Daily Archives: August 19, 2015

Boyan Slat: How the oceans can clean the…


Human history has been a list of things that could not be done but then they were done! Two and a half years ago I stood on a similar stage in my home town, Delft in the Netherlands. There, I presented my idea on how to rid the oceans of plastic. I talked about how when diving in Greece I came across more plastic bags than fish and I also talked about my high school science project in which I studied the problem itself and why it is so difficult to clean-up this plastic.

It amazed me that in the middle of the oceans, over 1,000 miles off-shore, in a place where perhaps no human has ever been, you can find on average 6 times more plastic than plankton. It amazed me that over 100,000 mammals and over 1 million seabirds die each year because of that same plastic. It absolutely shocked me that entire species are being threatened by it. But what perhaps astounded me even more was that most people involved in this area were certain that a clean-up would be impossible even though nobody had ever seriously investigated it.

It is of course essential to first close the tap to prevent any more plastic from reaching the oceans in the first place. But that is not a solution to the plastics already trapped in the middle of the oceans. If feasible, a clean-up technique could greatly reduce the economic, ecological and health impacts in those regions. Besides, the natural loss of these plastics from the five concentration areas is likely very small so it hardly goes away by itself.

The challenge is massive however. Even though there is a high concentration of plastics in these five sub-tropical gyres (see image), it is still spread out over many million square kilometres. It would likely take about 79 thousand years and many billions of dollars to clean up just one of these areas. Bycatch and emissions from ships would cancel out the good work and in addition, the ocean isn’t a particularly friendly place to do things.

However, I realised back in high school that there might be an alternative. I wondered “why go through the oceans, when the oceans can go through you?” Instead of going after the plastics, you could simply wait for the plastic to come to you without requiring any added energy.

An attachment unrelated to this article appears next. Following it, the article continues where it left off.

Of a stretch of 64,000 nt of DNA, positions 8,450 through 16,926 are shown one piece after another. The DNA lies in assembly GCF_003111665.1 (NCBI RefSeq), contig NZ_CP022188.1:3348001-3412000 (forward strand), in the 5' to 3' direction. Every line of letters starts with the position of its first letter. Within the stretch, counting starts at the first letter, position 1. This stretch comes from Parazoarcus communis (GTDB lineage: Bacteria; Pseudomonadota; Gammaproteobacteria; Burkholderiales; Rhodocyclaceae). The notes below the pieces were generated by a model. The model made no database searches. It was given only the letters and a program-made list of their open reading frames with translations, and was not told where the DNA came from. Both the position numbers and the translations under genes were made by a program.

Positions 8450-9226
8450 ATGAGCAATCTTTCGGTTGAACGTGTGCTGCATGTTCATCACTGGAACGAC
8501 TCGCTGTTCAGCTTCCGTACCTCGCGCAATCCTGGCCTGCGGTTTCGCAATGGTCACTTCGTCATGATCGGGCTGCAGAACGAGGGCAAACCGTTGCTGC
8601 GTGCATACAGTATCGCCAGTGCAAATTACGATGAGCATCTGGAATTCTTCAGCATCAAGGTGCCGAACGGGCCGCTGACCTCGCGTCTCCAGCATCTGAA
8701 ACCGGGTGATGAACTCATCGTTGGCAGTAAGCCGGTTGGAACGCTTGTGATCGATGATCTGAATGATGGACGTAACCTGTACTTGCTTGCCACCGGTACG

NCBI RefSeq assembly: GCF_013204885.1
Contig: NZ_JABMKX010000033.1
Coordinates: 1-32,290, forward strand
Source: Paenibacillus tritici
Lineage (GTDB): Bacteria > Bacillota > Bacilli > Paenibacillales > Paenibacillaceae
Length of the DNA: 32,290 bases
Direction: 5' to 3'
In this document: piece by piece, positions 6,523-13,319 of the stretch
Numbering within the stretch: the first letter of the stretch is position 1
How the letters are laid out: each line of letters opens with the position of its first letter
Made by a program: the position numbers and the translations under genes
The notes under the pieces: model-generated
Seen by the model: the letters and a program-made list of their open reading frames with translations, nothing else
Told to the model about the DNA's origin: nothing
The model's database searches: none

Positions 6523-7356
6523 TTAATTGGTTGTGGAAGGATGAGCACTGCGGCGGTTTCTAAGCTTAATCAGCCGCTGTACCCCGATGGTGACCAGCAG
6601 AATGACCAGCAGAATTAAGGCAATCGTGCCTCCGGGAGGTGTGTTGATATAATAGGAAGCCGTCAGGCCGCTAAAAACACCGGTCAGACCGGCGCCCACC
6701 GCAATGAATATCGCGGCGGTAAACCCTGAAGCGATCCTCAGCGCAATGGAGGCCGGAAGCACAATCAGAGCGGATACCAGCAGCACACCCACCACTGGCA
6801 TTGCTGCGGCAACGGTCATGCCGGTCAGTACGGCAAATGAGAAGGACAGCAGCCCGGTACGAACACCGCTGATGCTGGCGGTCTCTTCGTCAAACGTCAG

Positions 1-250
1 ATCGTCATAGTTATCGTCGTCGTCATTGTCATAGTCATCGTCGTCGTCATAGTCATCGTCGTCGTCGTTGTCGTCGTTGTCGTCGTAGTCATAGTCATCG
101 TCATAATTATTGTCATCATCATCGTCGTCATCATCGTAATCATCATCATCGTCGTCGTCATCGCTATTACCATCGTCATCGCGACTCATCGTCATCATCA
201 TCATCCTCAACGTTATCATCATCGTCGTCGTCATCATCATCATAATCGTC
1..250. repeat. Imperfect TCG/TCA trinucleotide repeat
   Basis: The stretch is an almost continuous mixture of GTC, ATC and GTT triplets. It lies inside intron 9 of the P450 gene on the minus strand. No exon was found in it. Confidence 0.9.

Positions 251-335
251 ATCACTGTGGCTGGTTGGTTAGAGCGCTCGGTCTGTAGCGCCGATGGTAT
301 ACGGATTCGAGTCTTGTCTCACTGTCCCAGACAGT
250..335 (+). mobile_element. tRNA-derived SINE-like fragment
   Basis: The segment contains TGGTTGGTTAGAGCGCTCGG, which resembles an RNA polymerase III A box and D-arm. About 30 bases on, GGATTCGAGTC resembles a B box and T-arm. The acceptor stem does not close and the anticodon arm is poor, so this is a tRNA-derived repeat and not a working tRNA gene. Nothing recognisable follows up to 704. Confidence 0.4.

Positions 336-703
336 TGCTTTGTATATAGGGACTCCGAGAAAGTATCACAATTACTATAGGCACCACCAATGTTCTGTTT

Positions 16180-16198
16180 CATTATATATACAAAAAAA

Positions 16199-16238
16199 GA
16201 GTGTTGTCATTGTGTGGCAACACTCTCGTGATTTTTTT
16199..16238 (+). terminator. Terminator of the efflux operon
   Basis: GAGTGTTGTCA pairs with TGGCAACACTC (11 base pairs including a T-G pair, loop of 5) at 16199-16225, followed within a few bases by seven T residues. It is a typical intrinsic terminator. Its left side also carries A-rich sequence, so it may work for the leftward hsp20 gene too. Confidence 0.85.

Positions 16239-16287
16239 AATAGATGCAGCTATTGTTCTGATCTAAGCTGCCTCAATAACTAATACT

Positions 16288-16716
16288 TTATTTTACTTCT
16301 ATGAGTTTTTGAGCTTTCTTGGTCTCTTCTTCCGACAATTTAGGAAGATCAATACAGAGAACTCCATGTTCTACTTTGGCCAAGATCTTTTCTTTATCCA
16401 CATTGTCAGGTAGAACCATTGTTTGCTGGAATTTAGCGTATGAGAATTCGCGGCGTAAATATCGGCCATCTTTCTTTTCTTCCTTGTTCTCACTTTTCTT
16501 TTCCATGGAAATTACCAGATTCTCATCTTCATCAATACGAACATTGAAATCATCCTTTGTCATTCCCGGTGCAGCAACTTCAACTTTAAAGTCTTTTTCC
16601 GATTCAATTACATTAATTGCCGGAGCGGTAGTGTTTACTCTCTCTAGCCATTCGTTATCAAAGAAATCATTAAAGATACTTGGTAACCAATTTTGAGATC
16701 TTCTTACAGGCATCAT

Get the full transcript here


Short biography

Boyan Slat, born in 1994, combines technology and entrepreneurship to tackle global issues of sustainability. He currently serves as the founder and CEO of The Ocean Cleanup. After diving in Greece aged 16, frustrated by coming across more plastic bags than fish, he wondered: “why can’t we clean this up?” While still in secondary school, he decided to dedicate half a year of research to understand plastic pollution and the challenges associated with cleaning it up. This ultimately led to the passive cleanup concept, which he presented in 2012.

Focusing on proving the feasibility of his concept, in June 2014, having worked with an international team of 100 scientists and engineers for a year, the concept turned out to be “likely technically feasible and financially viable”. A subsequent crowdfunding campaign then rose close to US$2.2 million, enabling the organisation to start the pilot phase.

In 2012, The Ocean Cleanup was awarded Best Technical Design at the Delft University of Technology. Boyan Slat has been recognised as one of the “20 Most Promising Young Entrepreneurs Worldwide”, and is a laureate of the 2014 United Nations Champions for the Earth award. 


Visit www.theoceancleanup.com

©OECD Observer April 2015

Daily Press Briefings : Daily Press Briefing – August 19, 2015

2:08 p.m. EDT

MR KIRBY: All right. A couple things at the top, folks, and then we’ll get going.

I know you’ve all seen reports of the brutal, gruesome murder of Khaled Assad, the archaeologist in Syria. The United States condemns in the strongest possible terms this murder yesterday of a man who dedicated his life to preserving Syria’s cultural treasures. Like so many of ISIL’s victims, his life and extraordinary work stand in stark contrast to that of his barbaric killers. These attempts to erase Syria’s rich history will ultimately fail. ISIL’s damage and looting of historic sites in Syria and Iraq which have been preserved for millennia have not only destroyed irreplaceable evidence of ancient life and society but have also helped fund its reign of terror inside those countries. As we respond to the brutality and suffering ISIL inflicts on the Syrian and Iraqi people, we continue to urge all parties in both countries and in the international community to deprive ISIL of this funding stream by rejecting the trafficking and sale of looted artifacts. All those who destroy important cultural property must be held accountable.